-- R.G. Menzies
LIBERTARIAN/CONSERVATIVE DIGEST AND COMMENTARY FROM AN ACADEMIC PSYCHOLOGIST in Brisbane, Australia. My academic publications are widely read
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What I learned as a guest house proprietor
I learned about poverty. The house had 22 rooms and was located in a lower socio-economic area. The inhabitants were all poor. But they weren't "down on their luck". They made their luck. They were generally pleasant people to talk to and were quite prone to conservative views on social issues. None of them had any time for "poofters" (homosexuals), for instance. They were however much prone to larceny. They stole from one another with considerable regularity. I got on quite well with them in general. I would not have been able to run the place otherwise. My own working class background undoubtedly helped. I could use their own language and idioms in talking to them.
But because I got on well with them, I got to know a fair bit about them. None of them had a job so lived on welfare payments. And by the time the next payment came around there was nothing left of the previous payment. Their pockets were empty. They didn't save a cent. There was just one exception, a very black TI man (a Melanesian) by the name of Apu. As he handed me his rent one day he remarked that he had got into a fight last night and lost his money. He then went on to say: "So I went to the bank and got some out".
So why was it only a black man who was able to save? Christianity is strong on TI so I guess Apu learnt some good habits from that. There was no religion among my white tenants.
So it was amusing to see what happened on "payday". A steady stream of "goon" (sweet white wine, mostly "Fruity Lexia") in cardboard boxes would arrive. I don't begrudge them that but it is part of where their money went. Goon gives you the biggest hit for your buck but even goon is not cheap.
And the other money habit I observed was that my tenants were hopeless shoppers. They would buy rubbish food -- like bags of potato crisps -- and buy it off a nearby service station where prices were generally at least a third higher than at a supermarket, And there was a good supermaket only about 10 minutes walk away. Had they made a point of price-conscious shopping they would have had substantial money left over by the end of the week.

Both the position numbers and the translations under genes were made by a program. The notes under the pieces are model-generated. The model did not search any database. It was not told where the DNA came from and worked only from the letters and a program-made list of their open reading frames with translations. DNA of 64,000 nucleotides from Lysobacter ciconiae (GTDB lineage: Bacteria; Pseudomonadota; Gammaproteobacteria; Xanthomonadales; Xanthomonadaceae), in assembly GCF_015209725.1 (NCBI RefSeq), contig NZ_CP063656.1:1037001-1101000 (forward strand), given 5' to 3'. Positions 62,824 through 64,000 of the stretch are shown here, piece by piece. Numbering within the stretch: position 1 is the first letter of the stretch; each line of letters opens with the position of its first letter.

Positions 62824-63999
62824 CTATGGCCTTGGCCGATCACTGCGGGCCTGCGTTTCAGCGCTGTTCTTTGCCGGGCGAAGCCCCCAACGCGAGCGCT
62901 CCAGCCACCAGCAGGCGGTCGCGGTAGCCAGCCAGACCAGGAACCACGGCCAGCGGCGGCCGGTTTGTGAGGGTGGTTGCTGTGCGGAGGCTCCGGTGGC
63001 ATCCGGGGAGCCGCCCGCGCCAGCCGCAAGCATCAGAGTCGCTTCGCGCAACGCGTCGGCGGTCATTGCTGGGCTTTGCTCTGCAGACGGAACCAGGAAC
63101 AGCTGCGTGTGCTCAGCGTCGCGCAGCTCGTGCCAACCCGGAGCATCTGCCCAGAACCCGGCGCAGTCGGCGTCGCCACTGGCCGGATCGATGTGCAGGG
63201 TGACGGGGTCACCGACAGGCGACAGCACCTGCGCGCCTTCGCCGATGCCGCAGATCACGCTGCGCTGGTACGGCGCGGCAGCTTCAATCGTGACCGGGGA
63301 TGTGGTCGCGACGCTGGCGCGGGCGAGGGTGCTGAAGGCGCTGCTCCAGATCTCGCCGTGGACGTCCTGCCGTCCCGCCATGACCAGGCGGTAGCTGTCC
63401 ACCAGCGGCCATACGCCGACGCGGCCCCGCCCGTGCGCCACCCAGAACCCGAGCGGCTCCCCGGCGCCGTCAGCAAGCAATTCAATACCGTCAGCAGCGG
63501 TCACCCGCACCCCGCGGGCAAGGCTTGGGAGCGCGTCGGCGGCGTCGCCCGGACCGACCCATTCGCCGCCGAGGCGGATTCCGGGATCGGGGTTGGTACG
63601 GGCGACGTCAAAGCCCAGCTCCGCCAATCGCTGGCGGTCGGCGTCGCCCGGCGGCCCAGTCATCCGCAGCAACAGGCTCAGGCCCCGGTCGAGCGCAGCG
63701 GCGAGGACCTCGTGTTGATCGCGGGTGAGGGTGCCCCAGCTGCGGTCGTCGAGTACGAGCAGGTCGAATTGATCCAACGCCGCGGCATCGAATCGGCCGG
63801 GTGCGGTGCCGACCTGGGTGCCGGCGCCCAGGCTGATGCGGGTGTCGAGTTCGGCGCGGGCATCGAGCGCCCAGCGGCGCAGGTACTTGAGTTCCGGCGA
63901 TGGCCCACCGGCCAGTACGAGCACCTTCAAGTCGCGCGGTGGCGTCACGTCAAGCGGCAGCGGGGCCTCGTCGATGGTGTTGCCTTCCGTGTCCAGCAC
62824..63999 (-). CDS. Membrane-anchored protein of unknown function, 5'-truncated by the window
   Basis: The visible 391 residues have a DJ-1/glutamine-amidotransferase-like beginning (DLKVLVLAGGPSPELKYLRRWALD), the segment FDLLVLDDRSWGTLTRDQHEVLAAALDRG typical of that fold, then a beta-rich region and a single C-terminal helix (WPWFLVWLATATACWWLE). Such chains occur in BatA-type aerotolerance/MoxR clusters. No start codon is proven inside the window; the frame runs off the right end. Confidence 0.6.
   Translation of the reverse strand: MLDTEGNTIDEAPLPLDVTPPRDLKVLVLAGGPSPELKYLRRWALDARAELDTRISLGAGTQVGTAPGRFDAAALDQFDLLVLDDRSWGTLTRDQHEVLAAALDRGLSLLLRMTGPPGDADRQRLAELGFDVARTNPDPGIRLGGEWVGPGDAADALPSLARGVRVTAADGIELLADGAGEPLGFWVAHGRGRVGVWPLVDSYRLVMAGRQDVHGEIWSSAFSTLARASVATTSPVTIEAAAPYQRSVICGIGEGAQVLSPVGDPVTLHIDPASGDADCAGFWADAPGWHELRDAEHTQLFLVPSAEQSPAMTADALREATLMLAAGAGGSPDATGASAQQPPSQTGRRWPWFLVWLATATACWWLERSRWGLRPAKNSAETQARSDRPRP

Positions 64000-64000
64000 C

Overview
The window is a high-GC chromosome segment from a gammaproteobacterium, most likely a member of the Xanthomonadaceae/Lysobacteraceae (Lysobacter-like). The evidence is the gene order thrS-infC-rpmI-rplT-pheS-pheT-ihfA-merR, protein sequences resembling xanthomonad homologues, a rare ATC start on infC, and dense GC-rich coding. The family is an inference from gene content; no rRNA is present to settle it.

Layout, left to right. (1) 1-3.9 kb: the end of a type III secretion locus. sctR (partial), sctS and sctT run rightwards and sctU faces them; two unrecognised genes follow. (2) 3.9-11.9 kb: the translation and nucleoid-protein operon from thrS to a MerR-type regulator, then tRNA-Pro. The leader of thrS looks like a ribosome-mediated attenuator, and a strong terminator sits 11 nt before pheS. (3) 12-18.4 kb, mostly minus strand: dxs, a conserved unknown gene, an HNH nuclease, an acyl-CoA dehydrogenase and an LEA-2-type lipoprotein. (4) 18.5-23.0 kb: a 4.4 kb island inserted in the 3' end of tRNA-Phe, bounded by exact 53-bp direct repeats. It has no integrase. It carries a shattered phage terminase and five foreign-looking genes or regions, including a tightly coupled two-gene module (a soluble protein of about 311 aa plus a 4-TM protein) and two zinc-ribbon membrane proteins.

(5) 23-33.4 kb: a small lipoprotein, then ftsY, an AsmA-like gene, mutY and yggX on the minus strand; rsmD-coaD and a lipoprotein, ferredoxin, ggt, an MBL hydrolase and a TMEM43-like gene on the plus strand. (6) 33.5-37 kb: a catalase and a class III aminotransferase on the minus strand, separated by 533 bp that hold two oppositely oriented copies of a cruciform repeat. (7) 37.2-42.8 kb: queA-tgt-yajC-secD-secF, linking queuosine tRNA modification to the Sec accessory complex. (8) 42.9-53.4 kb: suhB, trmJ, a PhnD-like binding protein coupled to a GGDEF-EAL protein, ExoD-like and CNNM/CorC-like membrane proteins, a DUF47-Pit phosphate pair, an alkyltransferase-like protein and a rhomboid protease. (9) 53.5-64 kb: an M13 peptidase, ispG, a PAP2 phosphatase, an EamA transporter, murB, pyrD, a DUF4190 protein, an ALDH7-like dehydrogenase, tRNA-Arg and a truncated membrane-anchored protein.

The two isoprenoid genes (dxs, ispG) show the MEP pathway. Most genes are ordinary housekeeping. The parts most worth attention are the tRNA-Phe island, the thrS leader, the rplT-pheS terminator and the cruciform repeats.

So they made their own poverty.
There are of course some people whom the Victorians called "the deserving poor" -- people who are poor due to some sort of misadventure rather than due to fecklessness -- but I saw none of those. I have to conclude that they are a small minority of the poor -- albeit a minority who do deserve compassion and help.
So what policy lessons do I draw from what I saw? For a start, most of the ones I saw would be only marginally employable. Their skills, habits and attitudes were not really consistent with a job. Training would probably lift some of them into employability but whether they would actually take a job would be an issue. Some of them were clearly quite happy to live fancy-free on welfare payments.
The only way I see forward is something the Australian Federal government is already trying in some localities -- giving welfare payments in the form of a debit card that can be used only to buy essentials but not such things as alcohol and tobacco products: similar to the American SNAP system ("food stamps"). But we know that such a system has its limits. The card holder buys goods that SOMEONE ELSE wants and exchanges those goods for money. But such a system should in some cases make the getting of a job more attractive
The Victorian attitude of DISAPPROVAL of poverty would probably also help but any return of that is most unlikely. Society has come to accept its parasites
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